The ThinkPad Yoga 260 has a 44 Whr, 4 cell battery, which is average in capacity among its competitors in this size class. Lenovo claims up to 10 hours per charge, and as ever that's optimistic. Our Core i5, full HD model averaged 7.5 hours when doing productivity and video streaming with brightness set to a very adequate 40%. The notebook ships with Lenovo's compact 45 watt charger.

Lenovo ThinkPad Yoga 260



The Lenovo ThinkPad Yoga 260 is a pleasing though not groundbreaking refresh of one of Lenovo's all-purpose small convertibles. We like the Wacom AES digitizer and pen quite a lot--the pen is responsive, has good tracking right to the edge of the screen and pressure sensitivity works well. There are even WinTab drivers should you need to work with legacy graphics programs that behave better with WinTab for pressure sensitivity. The display disappoints in terms of color gamut, but the anti-glare finish and 344 nits of brightness are plusses. We can't recommend the laptop to those who work seriously in graphics programs due to the limited color gamut, but it's fine for others. Performance is strong and the ThinkPad line remains relatively free of bloatware, unlike Lenovo's consumer laptop lines. The machine is durable and the keyboard is superb.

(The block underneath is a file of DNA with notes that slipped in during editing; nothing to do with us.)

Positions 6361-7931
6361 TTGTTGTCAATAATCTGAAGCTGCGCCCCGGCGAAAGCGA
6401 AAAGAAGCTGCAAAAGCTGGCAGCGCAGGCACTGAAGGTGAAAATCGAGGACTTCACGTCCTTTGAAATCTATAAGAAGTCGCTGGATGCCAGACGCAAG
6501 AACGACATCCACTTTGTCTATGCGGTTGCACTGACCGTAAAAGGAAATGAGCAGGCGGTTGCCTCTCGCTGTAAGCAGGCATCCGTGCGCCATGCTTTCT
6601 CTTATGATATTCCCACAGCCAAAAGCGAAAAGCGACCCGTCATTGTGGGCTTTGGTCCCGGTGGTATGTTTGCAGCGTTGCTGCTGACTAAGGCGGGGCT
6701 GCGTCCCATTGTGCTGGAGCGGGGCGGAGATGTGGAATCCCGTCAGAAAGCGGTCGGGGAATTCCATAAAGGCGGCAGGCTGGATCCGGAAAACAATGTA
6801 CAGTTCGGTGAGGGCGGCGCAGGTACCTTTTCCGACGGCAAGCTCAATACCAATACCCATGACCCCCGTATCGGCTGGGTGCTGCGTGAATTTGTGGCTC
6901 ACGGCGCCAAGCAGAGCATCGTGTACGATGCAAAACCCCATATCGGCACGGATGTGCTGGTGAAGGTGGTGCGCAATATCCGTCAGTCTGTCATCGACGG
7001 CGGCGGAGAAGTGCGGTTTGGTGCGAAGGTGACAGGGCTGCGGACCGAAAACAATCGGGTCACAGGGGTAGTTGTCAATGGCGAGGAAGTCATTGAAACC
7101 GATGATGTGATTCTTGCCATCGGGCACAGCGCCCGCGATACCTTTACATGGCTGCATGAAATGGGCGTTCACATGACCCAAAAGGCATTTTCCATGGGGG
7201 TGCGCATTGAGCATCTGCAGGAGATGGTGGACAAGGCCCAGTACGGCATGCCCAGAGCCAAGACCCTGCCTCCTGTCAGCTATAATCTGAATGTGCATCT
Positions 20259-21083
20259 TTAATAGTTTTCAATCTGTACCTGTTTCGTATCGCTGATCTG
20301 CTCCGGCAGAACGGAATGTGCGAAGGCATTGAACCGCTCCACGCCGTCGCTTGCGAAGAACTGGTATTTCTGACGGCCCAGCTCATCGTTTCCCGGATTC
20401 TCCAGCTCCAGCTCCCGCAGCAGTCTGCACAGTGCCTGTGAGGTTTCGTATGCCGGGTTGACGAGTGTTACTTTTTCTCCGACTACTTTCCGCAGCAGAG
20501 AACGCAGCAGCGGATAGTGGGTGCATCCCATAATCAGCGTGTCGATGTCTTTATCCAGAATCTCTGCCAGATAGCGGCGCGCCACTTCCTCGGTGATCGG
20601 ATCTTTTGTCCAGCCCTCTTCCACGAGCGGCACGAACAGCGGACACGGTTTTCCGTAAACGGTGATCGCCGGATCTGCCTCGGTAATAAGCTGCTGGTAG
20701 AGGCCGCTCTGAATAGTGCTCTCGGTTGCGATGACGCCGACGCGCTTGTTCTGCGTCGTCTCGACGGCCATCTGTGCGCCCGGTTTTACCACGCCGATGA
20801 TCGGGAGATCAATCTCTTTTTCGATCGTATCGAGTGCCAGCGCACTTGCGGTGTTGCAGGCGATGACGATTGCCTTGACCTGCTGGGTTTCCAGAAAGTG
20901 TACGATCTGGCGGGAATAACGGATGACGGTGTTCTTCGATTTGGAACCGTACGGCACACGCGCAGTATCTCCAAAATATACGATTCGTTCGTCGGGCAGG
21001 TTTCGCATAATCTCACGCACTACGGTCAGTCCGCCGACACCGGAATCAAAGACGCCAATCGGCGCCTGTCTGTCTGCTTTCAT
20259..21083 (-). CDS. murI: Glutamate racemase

If you like the Yoga 260 but want a larger screen or a higher resolution screen, or a higher gamut screen, consider the ThinkPad X1 Yoga. Yes, it's Lenovo's flagship Ultrabook so the X1 Yoga costs more. If you simply prefer a larger display, low end dedicated graphics and a glossy display, there's Lenovo's ThinkPad Yoga 460 (sold as the $999 ThinkPad Yoga 14 latest generation by Best Buy).

Price: starting at $989


Related Reviews:

Lenovo ThinkPad Yoga 460 Video Review

Lenovo ThinkPad X1 Yoga Review

Lenovo Yoga Book Review

Lenovo ThinkPad P40 Yoga Review

Microsoft Surface Book Review

Vaio Z Flip Review

Lenovo ThinkPad X1 Tablet Review

Lenovo Yoga 900 Review

Lenovo Yoga 700 Review

Wacom Cintiq Companion 2 Review

Dell Inspiron 13 7000 Review

HP Spectre x360 Review

Samsung ATIV Book 9 Spin Review

Dell XPS 13 Review




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Display: 12.5", 1366 x 768 and 1920 x 1080 IPS display options, both with 300 nits brightess, pen and touch. Intel HD 520 integrated graphics. HDMI and mini DisplayPorts.

Battery: 4 cell, 44 Whr Lithium Ion rechargeable, sealed inside (accessible if you remove bottom cover). 45 watt compact charger included.

Performance: Intel 6th generation Skylake Core i3, Core i5-6200U and Core i7-6500U dual core 15 watt CPU options. 4, 8 or 16 gigs DDR4 RAM in 1 RAM slot. 128, 256 and 512 gig SSD drives in M.2 slot (SATA interface).

Size: 12.20 x 8.66 x 0.70 inches. Weight: 2.9 pounds.

Security and Biometrics: TPM and fingerprint scanner that works with Windows Hello.

Camera: 720p webcam with mics.

Audio: Built-in stereo speakers, mic and 3.5mm standard stereo headphone jack.

Networking: Intel 8260 2x2 dual band WiFi 802.11b/g/n/ac and Bluetooth 4.1.

Software: Windows 10 Home and Professional available.

Expansion and Ports: 2 USB 3.0 ports, OneLink+ docking connector, HDMI, mini DisplayPort, 3.5mm audio WWAN SIM card slot (even if not purcahsed with 4G LTE radio option, the card slot is there) and microSD card slot.